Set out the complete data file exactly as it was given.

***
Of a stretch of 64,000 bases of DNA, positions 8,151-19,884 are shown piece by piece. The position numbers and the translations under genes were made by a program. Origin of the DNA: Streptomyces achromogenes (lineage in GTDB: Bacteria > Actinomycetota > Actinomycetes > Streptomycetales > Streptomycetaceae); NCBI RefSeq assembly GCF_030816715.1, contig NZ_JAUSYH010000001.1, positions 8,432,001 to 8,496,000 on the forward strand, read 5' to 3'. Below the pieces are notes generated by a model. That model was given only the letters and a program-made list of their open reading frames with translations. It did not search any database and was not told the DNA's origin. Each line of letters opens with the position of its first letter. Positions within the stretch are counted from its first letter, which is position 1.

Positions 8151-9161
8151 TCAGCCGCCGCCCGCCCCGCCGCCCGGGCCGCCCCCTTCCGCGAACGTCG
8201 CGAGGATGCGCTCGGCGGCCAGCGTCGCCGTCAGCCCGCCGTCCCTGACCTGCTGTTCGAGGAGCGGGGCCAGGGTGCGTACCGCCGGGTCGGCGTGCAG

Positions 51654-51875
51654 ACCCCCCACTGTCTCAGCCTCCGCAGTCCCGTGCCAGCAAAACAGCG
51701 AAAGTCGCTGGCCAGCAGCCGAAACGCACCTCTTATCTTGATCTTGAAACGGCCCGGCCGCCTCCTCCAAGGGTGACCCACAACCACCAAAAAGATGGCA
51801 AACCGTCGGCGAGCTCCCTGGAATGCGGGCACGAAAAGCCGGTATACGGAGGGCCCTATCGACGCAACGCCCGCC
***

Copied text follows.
Of a stretch of 64,000 bases of DNA, positions 8,151-19,884 are shown piece by piece. The position numbers and the translations under genes were made by a program. Origin of the DNA: Streptomyces achromogenes (lineage in GTDB: Bacteria > Actinomycetota > Actinomycetes > Streptomycetales > Streptomycetaceae); NCBI RefSeq assembly GCF_030816715.1, contig NZ_JAUSYH010000001.1, positions 8,432,001 to 8,496,000 on the forward strand, read 5' to 3'. Below the pieces are notes generated by a model. That model was given only the letters and a program-made list of their open reading frames with translations. It did not search any database and was not told the DNA's origin. Each line of letters opens with the position of its first letter. Positions within the stretch are counted from its first letter, which is position 1.

Positions 8151-9161
8151 TCAGCCGCCGCCCGCCCCGCCGCCCGGGCCGCCCCCTTCCGCGAACGTCG
8201 CGAGGATGCGCTCGGCGGCCAGCGTCGCCGTCAGCCCGCCGTCCCTGACCTGCTGTTCGAGGAGCGGGGCCAGGGTGCGTACCGCCGGGTCGGCGTGCAG

Positions 51654-51875
51654 ACCCCCCACTGTCTCAGCCTCCGCAGTCCCGTGCCAGCAAAACAGCG
51701 AAAGTCGCTGGCCAGCAGCCGAAACGCACCTCTTATCTTGATCTTGAAACGGCCCGGCCGCCTCCTCCAAGGGTGACCCACAACCACCAAAAAGATGGCA
51801 AACCGTCGGCGAGCTCCCTGGAATGCGGGCACGAAAAGCCGGTATACGGAGGGCCCTATCGACGCAACGCCCGCC